It is with profound sadness that we report the death of a much loved and greatly respected colleague and friend—Professor David E. Stock, Washington State University.
In a career spanning nearly 40 years “Dave” performed seminal analytical and experimental work on turbulent gas-particle flows. He is much remembered for his classic wind tunnel experiments in the 1980s on the dispersion of small particles in grid-generated turbulence. These were carried out in the presence of an electric field that controlled the drift velocity of the particles and allowed the influence of the particles’ crossing trajectories to be varied without changing the influence of the inertia. This meant that the two effects could be studied independently of one another. The experimental results for the dispersion and the particle rms velocity were in perfect agreement with theoretical predictions, and the method has been extensively used by others to calibrate and validate the numerical simulation results. These experiments are an enduring testament to Dave’s remarkable skills and versatility as an experimenter.
Dave also contributed to the development of several numerical methods for the modeling of dispersed particulate flows. With his colleague Clayton Crowe, he participated in the early development of the numerical method known as the “particle-source in cell” model (PIC model), one of the very first numerical models for dispersed multiphase flows. He and his students used pseudo-turbulence models, generated by Fourier modes, to quantify the Lagrangian statistics of inertial particles. The Lagrangian correlation time measured along a particle trajectory, known as the Wang–Stock correlation, was later used by many others including commercial software to improve the modeling of inertial particle dispersion. He also made contributions to two analytical studies on particulate dispersion: the first rigorous analysis of particle-velocity correlation times in different stochastic trajectory models; and the modeling of particulate turbulent dispersion coefficients considering both particle inertia and gravity. His research work and numerous publications were recognized by the ASME, when he was named the recipient of the Freeman Scholar Award in 1994.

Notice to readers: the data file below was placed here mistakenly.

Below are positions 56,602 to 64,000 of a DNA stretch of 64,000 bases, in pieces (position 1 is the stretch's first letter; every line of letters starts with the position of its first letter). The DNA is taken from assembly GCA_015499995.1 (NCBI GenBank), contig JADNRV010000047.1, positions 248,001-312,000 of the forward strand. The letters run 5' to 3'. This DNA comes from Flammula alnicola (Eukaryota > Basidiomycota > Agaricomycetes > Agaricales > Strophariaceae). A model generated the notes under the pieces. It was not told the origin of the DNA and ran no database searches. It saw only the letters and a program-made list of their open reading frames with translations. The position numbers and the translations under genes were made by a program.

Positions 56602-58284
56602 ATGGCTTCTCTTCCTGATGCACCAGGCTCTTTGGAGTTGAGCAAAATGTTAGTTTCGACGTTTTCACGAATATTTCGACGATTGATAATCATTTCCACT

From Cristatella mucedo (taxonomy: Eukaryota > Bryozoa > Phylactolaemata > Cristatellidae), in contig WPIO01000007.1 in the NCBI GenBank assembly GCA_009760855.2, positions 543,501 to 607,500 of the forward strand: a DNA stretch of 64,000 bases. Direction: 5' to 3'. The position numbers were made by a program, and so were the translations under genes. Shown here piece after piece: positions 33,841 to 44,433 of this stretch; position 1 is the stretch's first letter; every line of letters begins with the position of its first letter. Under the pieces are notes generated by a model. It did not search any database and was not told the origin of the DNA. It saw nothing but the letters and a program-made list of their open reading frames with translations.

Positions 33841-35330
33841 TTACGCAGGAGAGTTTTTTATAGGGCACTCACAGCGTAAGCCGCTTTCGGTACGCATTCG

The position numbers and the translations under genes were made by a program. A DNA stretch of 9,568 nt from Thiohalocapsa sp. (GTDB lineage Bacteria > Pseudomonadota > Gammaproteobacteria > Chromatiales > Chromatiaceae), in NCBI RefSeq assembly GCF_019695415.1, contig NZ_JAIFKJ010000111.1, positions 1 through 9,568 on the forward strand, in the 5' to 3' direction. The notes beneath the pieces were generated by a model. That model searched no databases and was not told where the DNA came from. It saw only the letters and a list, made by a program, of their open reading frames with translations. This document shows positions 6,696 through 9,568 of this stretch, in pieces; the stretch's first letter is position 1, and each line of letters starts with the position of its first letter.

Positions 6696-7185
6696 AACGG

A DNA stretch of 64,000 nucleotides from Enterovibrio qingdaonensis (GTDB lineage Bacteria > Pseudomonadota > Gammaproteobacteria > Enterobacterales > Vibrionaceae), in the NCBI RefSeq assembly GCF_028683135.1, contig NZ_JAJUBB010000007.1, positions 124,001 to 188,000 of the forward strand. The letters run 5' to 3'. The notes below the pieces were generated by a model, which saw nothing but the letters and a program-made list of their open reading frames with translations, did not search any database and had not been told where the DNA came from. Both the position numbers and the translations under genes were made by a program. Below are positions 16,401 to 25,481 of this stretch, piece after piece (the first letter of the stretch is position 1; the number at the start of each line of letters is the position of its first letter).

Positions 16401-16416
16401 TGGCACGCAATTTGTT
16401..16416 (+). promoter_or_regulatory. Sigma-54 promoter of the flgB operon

Dave Stock was a very good mentor and a life-long friend to his students. He had a unique and warm smile, spoke in low and soft tones, was a good listener, and loved to praise others—attributes that made him approachable to all students. He exposed his students to latest research developments, respected them, and encouraged them to try their own ideas. He made sure to celebrate every success of his graduate students: when doctoral students successfully defended their dissertation research, they could count on a huge party, at Dave’s house in the small town of Albion, WA. As a thoughtful mentor, he introduced his students to many of his friends and the academic culture, something that benefited them in building their research careers. Several of his former doctoral students have pursued very successful academic careers.
Dave contributed a great deal to the Fluids Engineering Division. He joined the then “Polyphase Flow Committee” in the early 1980’s; he was instrumental in the renaming of this Committee to the current “Multiphase Flow Committee” and served as its chair in the late 1980s. He was the founding chair of the long series of ASME symposia, the Gas-Solids Symposium series, and he made certain that the symposia attracted the best researchers in the area from all over the world. All of us are benefited by participating in these remarkable scientific events. He was a member of the executive committee of the Fluids Engineering Division and chaired the Division in 2000. He was also very helpful in the success of the International Conference on Multiphase Flow (ICMF) having served as the chair of the ICMF Scientific Committee in 1998 and then helping with the colocation of the ICMF and FEDSM in New Orleans, an event that attracted more than 1200 scientists and engineers in 2001. He and his wife, Molly, spent the last ten years in retirement in their two homes in Washington State and Argentina.
Dave Stock was indeed a unique and special human being and we all share with his family and friends their great sense of loss.